This game's story made me care about a character who is quite minor in the long run, but who lingers because of the power of his story. I cared; I genuinely liked his character, and the initial betrayal came as a shock. When he is redeemed, I felt happy, a sense that finally, someone in fantasy writing has truly learned from their actions and can move on, a stronger, better person for their mistakes, no longer afraid, and leaving the reader (player in this case) eager to see where their path takes them next.

* * *

Until next week, fellow bibliophiles.

Sunday, January 16, 2011


The Haunted Bookshop's book buyer is not in the shop on Sundays, so Sundays, we can't take your books.

First Officer's Log No 27: Musings

Someone asked me today if I was reading anything, and I had to admit that the answer was no. I actually haven't had any interest in reading a book for a couple of weeks now. I stare at my bookshelf every few nights and think that I could start to read one of the novels that I've picked up over the past few months, but then I realize that I'm no longer interested in this or that subject, and I'd rather spend my time with something else.

I spend all my time around books, and each time I hear about a new book I should read, or some new book is given an award, I read up on it and find myself making an uninterested face at best, or wrinkling my nose at the worst. Come to think of it, a lot of things I've heard about that are winning awards make me wrinkle my nose.

I'm not sure what it is. I love to read, I've never made a secret of that, but I've just kind of lost my interest. The only things I have read lately are The Economist magazine and maybe the newspaper when I'm waiting for a sandwich in one of our local shops. All The Economist can tell me is that it's getting harder and harder out there, and all the papers can tell me is stuff that I've already read that morning on the internet newsfeed that cycles across my browser.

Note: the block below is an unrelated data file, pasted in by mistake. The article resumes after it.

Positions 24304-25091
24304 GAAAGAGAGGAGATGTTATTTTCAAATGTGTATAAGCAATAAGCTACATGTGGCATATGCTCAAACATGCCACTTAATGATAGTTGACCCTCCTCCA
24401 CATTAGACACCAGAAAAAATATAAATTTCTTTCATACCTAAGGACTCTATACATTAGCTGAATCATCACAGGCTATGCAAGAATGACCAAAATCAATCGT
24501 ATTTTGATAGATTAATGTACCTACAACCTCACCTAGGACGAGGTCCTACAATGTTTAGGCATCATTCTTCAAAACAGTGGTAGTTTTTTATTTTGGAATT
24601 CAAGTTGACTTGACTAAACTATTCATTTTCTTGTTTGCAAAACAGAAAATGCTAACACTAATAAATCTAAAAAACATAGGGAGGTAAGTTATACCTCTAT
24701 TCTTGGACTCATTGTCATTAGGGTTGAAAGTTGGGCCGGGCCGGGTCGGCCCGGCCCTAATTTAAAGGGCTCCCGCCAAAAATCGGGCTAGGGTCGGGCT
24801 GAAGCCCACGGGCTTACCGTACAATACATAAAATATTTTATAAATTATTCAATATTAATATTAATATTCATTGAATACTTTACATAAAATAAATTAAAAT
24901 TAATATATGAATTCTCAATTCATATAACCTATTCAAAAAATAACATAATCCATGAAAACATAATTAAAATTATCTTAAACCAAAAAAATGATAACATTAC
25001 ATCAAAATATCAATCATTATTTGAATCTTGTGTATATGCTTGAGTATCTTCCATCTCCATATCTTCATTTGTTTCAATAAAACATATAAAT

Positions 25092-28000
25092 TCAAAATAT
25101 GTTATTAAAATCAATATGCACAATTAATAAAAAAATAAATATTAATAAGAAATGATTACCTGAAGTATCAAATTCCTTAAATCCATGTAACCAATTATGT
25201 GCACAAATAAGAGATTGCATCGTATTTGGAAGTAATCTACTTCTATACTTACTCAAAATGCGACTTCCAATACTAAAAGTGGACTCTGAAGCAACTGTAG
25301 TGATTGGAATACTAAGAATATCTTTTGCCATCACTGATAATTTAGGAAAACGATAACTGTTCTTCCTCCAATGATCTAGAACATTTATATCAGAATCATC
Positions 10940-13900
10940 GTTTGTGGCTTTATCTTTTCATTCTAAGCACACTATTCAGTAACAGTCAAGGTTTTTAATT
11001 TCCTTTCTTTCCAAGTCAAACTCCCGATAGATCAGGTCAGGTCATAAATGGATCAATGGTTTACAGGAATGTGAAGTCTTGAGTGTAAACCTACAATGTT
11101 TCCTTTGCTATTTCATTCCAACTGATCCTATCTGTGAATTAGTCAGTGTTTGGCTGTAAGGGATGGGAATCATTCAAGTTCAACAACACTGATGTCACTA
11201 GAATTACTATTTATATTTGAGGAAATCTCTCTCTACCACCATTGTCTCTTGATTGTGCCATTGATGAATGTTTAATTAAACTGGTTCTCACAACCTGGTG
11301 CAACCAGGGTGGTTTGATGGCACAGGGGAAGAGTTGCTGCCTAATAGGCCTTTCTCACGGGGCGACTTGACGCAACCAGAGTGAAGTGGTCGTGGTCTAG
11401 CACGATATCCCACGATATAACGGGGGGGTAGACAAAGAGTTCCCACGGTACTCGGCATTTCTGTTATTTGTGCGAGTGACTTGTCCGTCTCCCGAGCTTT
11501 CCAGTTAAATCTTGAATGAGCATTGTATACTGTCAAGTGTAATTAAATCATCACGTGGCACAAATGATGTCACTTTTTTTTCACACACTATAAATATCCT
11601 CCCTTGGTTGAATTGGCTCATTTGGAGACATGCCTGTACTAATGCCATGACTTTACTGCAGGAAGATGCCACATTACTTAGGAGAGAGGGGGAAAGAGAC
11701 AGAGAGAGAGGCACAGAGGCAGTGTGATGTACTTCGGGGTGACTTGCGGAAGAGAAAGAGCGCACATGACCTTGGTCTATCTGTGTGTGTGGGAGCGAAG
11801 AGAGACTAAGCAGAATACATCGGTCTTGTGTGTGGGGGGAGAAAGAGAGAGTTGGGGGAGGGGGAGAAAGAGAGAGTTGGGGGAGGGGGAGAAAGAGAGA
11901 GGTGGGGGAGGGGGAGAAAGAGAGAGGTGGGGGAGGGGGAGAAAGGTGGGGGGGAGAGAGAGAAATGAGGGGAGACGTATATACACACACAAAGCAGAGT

I'll have to keep poking around. Maybe change up my taste in books, hope for something new and interesting to waltz my way. If I'm lucky, maybe something will click.

Until next week, fellow... well, maybe not this week since I'm not much of one this go around.

:ahem: Until next week, bibliophiles.

Tuesday, January 11, 2011

"I have reached the point in pie shake delirium where I am talking about buying bridges off of cats."
- Customer; he and his friend had just consumed a pie shake at Hamburg Inn and were in quite silly moods

Monday, January 10, 2011

First Awards of 2011: The American Library Association Awards

Hello, folks, and welcome to another year of the Haunted Bookshop keeping you up to date on the newest news in the world of book awards, as well as our individual blog posts to keep you informed of shop news, cat news, and Iowa City, the World's Third UNESCO City of Literature.

This time around, we're giving you the heads up on the ten books chosen for the Alex Awards for 2011, chosen by the American Library Association as the best books for young adults. Without further ado, here we go.

* The Boy Who Couldn’t Sleep and Never Had To by DC Pierson

* Breaking Night: A Memoir of Forgiveness, Survival, and My Journey from Homeless to Harvard by Liz Murray

* Girl in Translation by Jean Kwok

* The House of Tomorrow by Peter Bognanni

* The Lock Artist by Steve Hamilton

* The Particular Sadness of Lemon Cake: A Novel by Aimee Bender

* The Radleys by Matt Haig

* The Reapers Are the Angels: A Novel by Alden Bell

* Room: A Novel by Emma Donoghue

* The Vanishing of Katharina Linden: A Novel by Helen Grant

Keep an eye out for these books to come in the shop. In the meantime, we've just gotten a whole bunch of young adult fiction, everything from classic Lois Lowry to some more contemporary fantasy, like Stuart Hill (the Icemark series is really quite good, with a fantastic female lead in the first novel). So if you're gearing up for some new things to read before spring semester classes start up, come stop by the Haunted Bookshop and see what we've got in stock.

Happy reading and congratulations to the winners of this year's Alex Awards!

2011 Award Winners: American Library Association, Part 2

This one I just found and thought it was awesome, and that is the Laura Ingalls Wilder Award, which is presented to an author or illustrator whose work has made an outstanding and lasting contribution to children's literature.

This year, which appears to be the debut year for this award, is awarded to Tomie dePaola, best known for his Strega Nona books, and his colorful, distinctive art style. He's also adapted a number of American Indian legends and Italian folktales into children's books.

On a personal note, Tomie dePaola was always one of my favorite illustrators and writers when I was a kid, so I'm really excited to see him winning an award from the ALA.